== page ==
As a Canadian, I must wonder why our government has chosen to charge so much for what we have already paid. Does the government realise the amount of Canadian created geospacial solutions that are not reaching the market? If the government would take it's head out of the bureaucratic hole, and come to the conclusion that by freeing up this data, this particular industry would grow by leaps and bounds.

From John Foster, of Borealis Silviculture Ltd in Clearwater, BC:

This technology should be available to all. The risk of being lost in the forest, or lost in the mountains where there are avalances and so on is real. GPS and GIS will assist in location of geographic features, and route finding.

From David McLean, a GPS and Data Mapping student in Nanaimo, BC:

As a student I find it very frustrating that the only datasets I can work with have to come from a foreign organization. Why can't students (or others), who have no intention on using the material for financial gain be able to do so with out penalty (in the form of outrageous fees). The small amount of Canadian data I have been able to find has been without metadata, therfore virtually useless to me.

From Edward Beggs, a student of the Masters of Environment and Management program at Royal Roads University and GIS courses from ESRI online, from Westbank BC:

From what I know of GIS, there is tremendous potential to improve efficiency in society in many ways and to create new businesses and opportunities. Therfore, free data would allow these efficiencies to be captured (efficient, productive business and government) and generate new tax revenue. Over the longer term, this is likely to more than adequately compensate for the cost government incurs in data acquisition.

From Norman Eldridge, of MacDonald Dettwiler and Associates, Richmond, BC:

The widespread use of digital map and earth observation data is well behind where it should be throughout Canada. Data produced at the cost of taxpayers should be freely available (at the cost of distribution) to those taxpayers, including corporations. The entire industry will benefit from this approach, stimulating the digital mapping market, value-added products and services, and overall, create more value to the Canadian economy through revenues and business created, rather than by the current attempt at cost recovery by direct charge during distribution of government data sets.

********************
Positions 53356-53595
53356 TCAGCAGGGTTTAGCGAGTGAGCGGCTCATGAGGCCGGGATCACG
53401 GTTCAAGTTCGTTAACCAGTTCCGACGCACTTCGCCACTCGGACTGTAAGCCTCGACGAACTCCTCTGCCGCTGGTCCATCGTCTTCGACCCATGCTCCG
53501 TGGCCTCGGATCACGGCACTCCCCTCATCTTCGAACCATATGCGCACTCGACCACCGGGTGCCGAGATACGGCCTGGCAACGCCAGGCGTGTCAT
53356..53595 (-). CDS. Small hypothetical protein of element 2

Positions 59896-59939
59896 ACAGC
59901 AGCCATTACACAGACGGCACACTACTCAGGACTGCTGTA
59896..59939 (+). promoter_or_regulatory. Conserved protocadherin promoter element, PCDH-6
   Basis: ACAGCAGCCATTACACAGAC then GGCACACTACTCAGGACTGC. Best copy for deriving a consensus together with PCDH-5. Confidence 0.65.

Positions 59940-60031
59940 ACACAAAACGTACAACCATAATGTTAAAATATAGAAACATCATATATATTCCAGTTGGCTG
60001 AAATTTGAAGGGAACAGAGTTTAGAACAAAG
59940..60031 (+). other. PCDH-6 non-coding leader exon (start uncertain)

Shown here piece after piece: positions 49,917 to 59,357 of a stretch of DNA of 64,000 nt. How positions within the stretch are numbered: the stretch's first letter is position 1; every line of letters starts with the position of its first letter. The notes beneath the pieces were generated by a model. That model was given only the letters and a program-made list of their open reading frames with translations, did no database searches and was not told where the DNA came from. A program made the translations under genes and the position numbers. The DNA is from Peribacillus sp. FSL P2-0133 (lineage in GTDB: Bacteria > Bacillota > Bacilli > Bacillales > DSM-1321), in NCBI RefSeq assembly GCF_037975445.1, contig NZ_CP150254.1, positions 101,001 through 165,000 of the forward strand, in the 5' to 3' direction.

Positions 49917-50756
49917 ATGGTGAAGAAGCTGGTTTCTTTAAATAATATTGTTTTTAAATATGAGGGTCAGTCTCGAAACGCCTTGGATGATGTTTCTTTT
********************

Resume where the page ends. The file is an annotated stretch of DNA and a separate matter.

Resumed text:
From Donald Thompson of Prince George, B.C.:

Data under the control of governments is sometimes not even for any type of release or sale unless there is particular favouritism shown. Restricted data means a restricted economy for everyone, especially for attracting outside investment.

From Ken Geange of Vancouver:

The Canadian small business sector is being forced into a very detrimental situation. The lack of and price of mapping data are stifling innovation and imagination. The wheels of Canadian industry are grinding away well behind the wheels of the US industry and the gap is getting wider. I hope something is done soon to correct this damaging problem.

From Dave Ransier, of MapData Online Ltd. in Vancouver, BC:

In 1997, contacted Geomatics Canada about reselling their topomaps. I also inquired what their sales were for the previous year. I was shocked when I found out that sales were less then $1 million. The group that was responsible for sales had several employees and I met them at several trade show around North America.

Conclusion: Geomatics Canada spends considerable more implementing "cost recovery" then they receive in revenues from sales.

The absurdity of the situation is that "cost recovery" is more expensive then free distribution.

From Alvin Tye of the Quadra Island Mapping Project in Quathiaski Cove, BC:

We are a non-profit, volunteer operated, community oriented, integrated resource information system with a mandate to map local biophysical resources. The cost of the aquisition of data with a standard and verifiable lineage is a significant constraint on our activities. This affects the way in which we fulfill our mandate. Access to "corporate" agency datasets would allow us to integrate our efforts with those of government and ensure that information requests directed to us are fulfilled with current, complete and accurate data. That, in turn, will assist user groups by preventing the proliferation of costs incurred through duplication of effort in their data collection activities. The direct benefits in increased economic activity at the local and regional level will quickly repay the lost revenue accrued through regressive policies with regard to current pricing.